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armes of a Riuer, and was seated nigh one of them. Chiaha seated The Riuer diuideth it selfe into those two branches in an IsIa"dtwo crossebowshotaboue the towne, and meeteth againe a league beneath the same. The plaine betweene both the branches is sometimes one crossebow shot, sometimes two crossebow shot ouer. The branches are very broad, and both of them may be waded ouer. There were along them verie good meadows, and manie fields sowne with Maiz. And because the Indians staied in their towne, the Gouernour only lodged in the houses of the Cacique, and his people in the fields; where there was euer a tree, euerie one tooke one for himselfe. Thus the Camp lay separated one from another, and out of order. The Gouernour winked at it, because the Indians were in peace, and because it was very hot, and the people should haue suffered great extremitie, if it had not bin so. The horses came thither so weake, that for feeblenesse, they were not able to carrie their masters: because that from Cutifa-chiqui, they alwaies trauelled with verie little prouender, and were hungerstarued and tired euer since they came from the The desert of desert of Ocute. And because the most of them aie' p' were not in case to vse in battell, though need should require, they sent them to feed in the night a quarter of a league from the Camp. The Christians were there in great danger, because that if at this time the Indians had set vpon them, they had been in euill case to haue defended themselues. The Gouernour rested there thirtie daies, in which time, because the Countrie was very fruitfull, the 'aie,re,thorses grew fat. At the time of his departure, by the importunitie of some, which would haue more then was reason, bee demanded of the Cacique 30. women to make slaues of. Hee answered that he would conferre with his chiefe men. And before hee returned an answere, one night all of them with their wiues and children forsooke the towne, and fled away. The next day the Gouernour purposing to goe to seeke them, the Cacique came vnto him, and at his comming vsed these words vnto the Gouernour:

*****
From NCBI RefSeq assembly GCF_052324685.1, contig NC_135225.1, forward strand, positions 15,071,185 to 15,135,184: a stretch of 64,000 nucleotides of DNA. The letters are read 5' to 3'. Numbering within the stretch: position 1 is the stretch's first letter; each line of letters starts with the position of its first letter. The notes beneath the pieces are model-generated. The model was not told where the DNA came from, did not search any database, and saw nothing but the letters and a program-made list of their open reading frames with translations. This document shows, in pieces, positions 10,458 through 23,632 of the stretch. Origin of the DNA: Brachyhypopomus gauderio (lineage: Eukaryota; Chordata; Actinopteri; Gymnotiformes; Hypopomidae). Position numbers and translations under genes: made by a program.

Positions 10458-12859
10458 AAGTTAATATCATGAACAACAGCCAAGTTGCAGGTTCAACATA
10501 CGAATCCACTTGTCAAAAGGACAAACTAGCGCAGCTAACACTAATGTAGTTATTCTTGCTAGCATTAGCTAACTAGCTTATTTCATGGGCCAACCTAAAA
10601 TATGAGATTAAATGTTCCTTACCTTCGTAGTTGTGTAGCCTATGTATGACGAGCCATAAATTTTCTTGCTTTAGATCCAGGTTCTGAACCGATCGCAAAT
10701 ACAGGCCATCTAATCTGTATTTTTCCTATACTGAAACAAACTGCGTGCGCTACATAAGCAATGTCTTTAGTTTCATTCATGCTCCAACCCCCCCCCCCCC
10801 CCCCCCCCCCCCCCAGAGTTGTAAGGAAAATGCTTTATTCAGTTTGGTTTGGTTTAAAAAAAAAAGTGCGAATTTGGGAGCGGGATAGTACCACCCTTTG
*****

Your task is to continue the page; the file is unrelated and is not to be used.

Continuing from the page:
Mightie Lord, with shame and feare of your Lordship, because my subiects against my ivill haue done amisse in absenting themselues, I went my way without your license; and knowing the errour which I haue committed, like a loyall subiect, I come to yeeld my selfe into your power, to dispose ofmee at your owne pleasure. For my subiects do not obey met, nor doe any tht7ig Out what an Vncle of mine commandeth, which gouernetk this Countrie for me,vntill I be of a perfect age. If your Lordship will pursue them, and execute on them that,

Vol. IV.—No. 1. 4

which for their disobedience they deserue, I will be your guide, since at this present my fortune will not suffer me to performe any more.

Presently the Gouernour with 30. horsemen, and as many footenien, went to seeke the Indians', and passing by some Ccrtaine townes of the principall Indians which had absent

iownea. ed themselues, liee cut and destroyed great fields

of Maiz; and went vp the Riuer, where the Indians were in an Island, where the horsemen could not come at them. There he sent them word by an Indian to returne to their towne and feare nothing, and that they should giue him men to carrie burdens, as al those behind had done; for he would haue no Indian women, seeing they were so loth to part with them. The Indians accepted his request, and came to the Gouernour to excuse themselues; and so all of them returned to their towne. A Cacique of a Prouince called Caste, came to this towne to visit the Gouernour. After hee had offered himselfe, and passed with him some words of tendring his seruice and curtesie; the Gouernour asking him whether he had notice of any rich '•' Countrie? he said, yea: to wit, that toward the North, there

"was a Prouince named Chisca: and that there was HeTa'JgM a meltino of copper, and of another metall of the in Chisca to. same colour, saue that it was finer, and of a fane ward the more perfect colour, and farre better to the sight;